The veteran business owners not only need access to capital, resources, technical assistance, and training, they need an entity that can advocate on their behalf before our law-makers, our Government Agencies, and the White House. They need an entity that will help to ensure that the laws are implemented once they have been passed; and an entity that can ensure that services are provided as advertised.
As stated in the Report to the Nation, developed by members of the VET-Force, ‘the presence of successful and prominent veterans within and across our nation’s business communities is a testimony of a grateful nation—a nation that honors and respects the sacrifices made by Veterans in behalf of our country, both today and tomorrow. Veterans are uniquely qualified to work as contractors to the Federal Government because of their service experience and their dedication to providing quality products, on time and at a reasonable cost. Effective legislation such as PL 106-50, PL 108-183, and Executive Order 13360, has provided a good beginning in allowing America to honor the service of Veterans who continue to serve by helping to build a stronger economy. More needs to be done.’
- TVC, OVBD, and CVE should include veteran service organizations, community based organizations, and veteran business owners in the decision-making process regarding outreach programs and services.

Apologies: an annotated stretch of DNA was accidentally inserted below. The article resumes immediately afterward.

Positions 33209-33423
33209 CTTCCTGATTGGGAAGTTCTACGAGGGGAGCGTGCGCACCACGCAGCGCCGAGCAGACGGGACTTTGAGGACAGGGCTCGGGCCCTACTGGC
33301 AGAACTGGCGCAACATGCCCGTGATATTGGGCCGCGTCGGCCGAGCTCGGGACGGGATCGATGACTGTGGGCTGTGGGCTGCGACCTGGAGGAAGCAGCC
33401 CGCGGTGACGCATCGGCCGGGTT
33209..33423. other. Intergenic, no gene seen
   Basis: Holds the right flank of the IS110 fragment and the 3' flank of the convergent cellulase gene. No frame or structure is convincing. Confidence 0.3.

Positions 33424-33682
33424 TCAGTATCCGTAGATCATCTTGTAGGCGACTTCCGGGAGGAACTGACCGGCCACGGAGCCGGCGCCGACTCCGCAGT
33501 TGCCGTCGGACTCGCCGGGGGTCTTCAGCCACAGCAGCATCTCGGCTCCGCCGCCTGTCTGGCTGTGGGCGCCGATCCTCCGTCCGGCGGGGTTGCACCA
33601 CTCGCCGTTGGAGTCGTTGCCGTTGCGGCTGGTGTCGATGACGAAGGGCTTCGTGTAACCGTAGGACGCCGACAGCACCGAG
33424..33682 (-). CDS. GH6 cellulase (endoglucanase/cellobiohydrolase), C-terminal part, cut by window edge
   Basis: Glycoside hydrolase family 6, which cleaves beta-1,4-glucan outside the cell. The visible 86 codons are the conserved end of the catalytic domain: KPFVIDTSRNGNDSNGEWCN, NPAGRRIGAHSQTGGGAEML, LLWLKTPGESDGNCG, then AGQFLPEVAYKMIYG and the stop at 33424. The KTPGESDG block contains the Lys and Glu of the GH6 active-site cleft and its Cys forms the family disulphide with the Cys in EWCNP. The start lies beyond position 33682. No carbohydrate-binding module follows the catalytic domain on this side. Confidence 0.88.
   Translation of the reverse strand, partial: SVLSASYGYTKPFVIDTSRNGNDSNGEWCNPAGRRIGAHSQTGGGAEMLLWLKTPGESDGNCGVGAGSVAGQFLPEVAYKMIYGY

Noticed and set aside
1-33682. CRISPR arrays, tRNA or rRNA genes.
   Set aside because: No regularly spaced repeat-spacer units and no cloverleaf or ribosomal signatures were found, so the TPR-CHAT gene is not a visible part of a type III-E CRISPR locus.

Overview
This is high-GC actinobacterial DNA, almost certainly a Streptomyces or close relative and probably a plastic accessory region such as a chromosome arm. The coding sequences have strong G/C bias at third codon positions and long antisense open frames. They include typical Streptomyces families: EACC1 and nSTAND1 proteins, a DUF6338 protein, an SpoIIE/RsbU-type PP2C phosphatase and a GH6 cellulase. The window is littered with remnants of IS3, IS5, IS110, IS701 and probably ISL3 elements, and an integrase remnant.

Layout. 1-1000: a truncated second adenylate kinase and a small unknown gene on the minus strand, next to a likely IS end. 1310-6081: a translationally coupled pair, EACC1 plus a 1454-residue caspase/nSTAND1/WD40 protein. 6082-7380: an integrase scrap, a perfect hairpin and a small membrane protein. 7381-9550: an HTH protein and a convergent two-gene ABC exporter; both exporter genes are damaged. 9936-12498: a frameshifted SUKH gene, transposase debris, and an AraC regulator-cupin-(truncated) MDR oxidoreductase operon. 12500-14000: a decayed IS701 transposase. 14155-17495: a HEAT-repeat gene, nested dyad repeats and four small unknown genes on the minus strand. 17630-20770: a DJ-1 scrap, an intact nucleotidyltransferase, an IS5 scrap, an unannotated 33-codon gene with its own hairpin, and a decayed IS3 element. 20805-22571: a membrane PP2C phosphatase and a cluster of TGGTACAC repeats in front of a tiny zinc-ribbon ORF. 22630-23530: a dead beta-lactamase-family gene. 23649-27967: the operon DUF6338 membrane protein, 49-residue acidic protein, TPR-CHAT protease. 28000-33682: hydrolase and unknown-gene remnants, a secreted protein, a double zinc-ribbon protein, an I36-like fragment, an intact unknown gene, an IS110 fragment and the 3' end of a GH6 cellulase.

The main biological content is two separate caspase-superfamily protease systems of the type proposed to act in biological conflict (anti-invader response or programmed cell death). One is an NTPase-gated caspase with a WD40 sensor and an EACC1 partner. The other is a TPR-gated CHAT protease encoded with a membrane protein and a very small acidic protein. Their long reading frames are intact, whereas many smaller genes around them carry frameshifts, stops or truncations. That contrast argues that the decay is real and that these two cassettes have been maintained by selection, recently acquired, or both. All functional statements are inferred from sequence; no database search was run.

- TVC should establish at least one state-of-the-art training facility for veteran business owners seeking to start or expand their own small commercial or federal contracting business. TVC should not be required to build new resource centers across the country until they have at least matching funds to operate them. And both OVBD and CVE should make accommodations for veterans easily access program offices.
- Congress should require a Strategic Operating Plan from any program office for veterans that is funded by tax-payer dollars, PRIOR to receipt of the funding. And the agency head and senior level designated official responsible for the operation of the program should be held accountable.
- Since TVC is a government funded program but moving toward a full non-profit organization, the Board of Directors should hold at least 4 public meetings per year and not always in Washington, D.C. The veteran’s community should know the Board. And Board members should participate in veteran business outreach events (whenever possible).
- Members of the TVC, SBA, and CVE Executive Staffs should participate in federal acquisition council meetings with the heads of all federal agencies and report their findings back to the veteran’s business community regularly.
- As TVC is the quasi-governmental entity, they should serve as an advocate for veteran business owners and become more aggressive in alleviating barriers to federal contracting opportunities for veteran business owners.